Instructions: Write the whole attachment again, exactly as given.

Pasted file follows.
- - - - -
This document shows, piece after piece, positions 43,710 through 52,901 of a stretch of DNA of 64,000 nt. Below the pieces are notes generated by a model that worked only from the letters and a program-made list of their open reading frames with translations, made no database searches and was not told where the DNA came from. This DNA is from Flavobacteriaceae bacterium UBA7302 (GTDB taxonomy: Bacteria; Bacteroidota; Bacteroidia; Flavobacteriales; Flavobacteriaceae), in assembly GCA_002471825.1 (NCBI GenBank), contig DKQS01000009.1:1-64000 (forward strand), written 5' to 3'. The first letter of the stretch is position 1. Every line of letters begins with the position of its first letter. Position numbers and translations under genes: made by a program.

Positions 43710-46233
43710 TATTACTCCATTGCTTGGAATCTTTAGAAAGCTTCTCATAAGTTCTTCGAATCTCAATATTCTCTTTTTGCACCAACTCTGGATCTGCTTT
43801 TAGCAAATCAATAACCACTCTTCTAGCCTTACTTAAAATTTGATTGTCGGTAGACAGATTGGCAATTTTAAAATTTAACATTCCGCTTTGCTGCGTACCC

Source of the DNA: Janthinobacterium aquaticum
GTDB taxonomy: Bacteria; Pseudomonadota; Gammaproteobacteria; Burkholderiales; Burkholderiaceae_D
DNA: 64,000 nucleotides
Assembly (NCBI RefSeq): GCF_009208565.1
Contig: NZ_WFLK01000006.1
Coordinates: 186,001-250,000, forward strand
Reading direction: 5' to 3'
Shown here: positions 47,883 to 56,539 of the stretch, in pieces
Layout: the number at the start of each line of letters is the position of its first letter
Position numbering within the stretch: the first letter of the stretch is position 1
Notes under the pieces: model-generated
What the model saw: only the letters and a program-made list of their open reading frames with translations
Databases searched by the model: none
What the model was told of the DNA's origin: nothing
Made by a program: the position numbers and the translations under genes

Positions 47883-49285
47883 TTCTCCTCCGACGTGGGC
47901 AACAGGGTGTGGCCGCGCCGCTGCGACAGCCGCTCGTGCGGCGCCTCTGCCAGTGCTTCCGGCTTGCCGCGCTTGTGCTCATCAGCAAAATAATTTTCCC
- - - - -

This document shows, piece after piece, positions 43,710 through 52,901 of a stretch of DNA of 64,000 nt. Below the pieces are notes generated by a model that worked only from the letters and a program-made list of their open reading frames with translations, made no database searches and was not told where the DNA came from. This DNA is from Flavobacteriaceae bacterium UBA7302 (GTDB taxonomy: Bacteria; Bacteroidota; Bacteroidia; Flavobacteriales; Flavobacteriaceae), in assembly GCA_002471825.1 (NCBI GenBank), contig DKQS01000009.1:1-64000 (forward strand), written 5' to 3'. The first letter of the stretch is position 1. Every line of letters begins with the position of its first letter. Position numbers and translations under genes: made by a program.

Positions 43710-46233
43710 TATTACTCCATTGCTTGGAATCTTTAGAAAGCTTCTCATAAGTTCTTCGAATCTCAATATTCTCTTTTTGCACCAACTCTGGATCTGCTTT
43801 TAGCAAATCAATAACCACTCTTCTAGCCTTACTTAAAATTTGATTGTCGGTAGACAGATTGGCAATTTTAAAATTTAACATTCCGCTTTGCTGCGTACCC

Source of the DNA: Janthinobacterium aquaticum
GTDB taxonomy: Bacteria; Pseudomonadota; Gammaproteobacteria; Burkholderiales; Burkholderiaceae_D
DNA: 64,000 nucleotides
Assembly (NCBI RefSeq): GCF_009208565.1
Contig: NZ_WFLK01000006.1
Coordinates: 186,001-250,000, forward strand
Reading direction: 5' to 3'
Shown here: positions 47,883 to 56,539 of the stretch, in pieces
Layout: the number at the start of each line of letters is the position of its first letter
Position numbering within the stretch: the first letter of the stretch is position 1
Notes under the pieces: model-generated
What the model saw: only the letters and a program-made list of their open reading frames with translations
Databases searched by the model: none
What the model was told of the DNA's origin: nothing
Made by a program: the position numbers and the translations under genes

Positions 47883-49285
47883 TTCTCCTCCGACGTGGGC
47901 AACAGGGTGTGGCCGCGCCGCTGCGACAGCCGCTCGTGCGGCGCCTCTGCCAGTGCTTCCGGCTTGCCGCGCTTGTGCTCATCAGCAAAATAATTTTCCC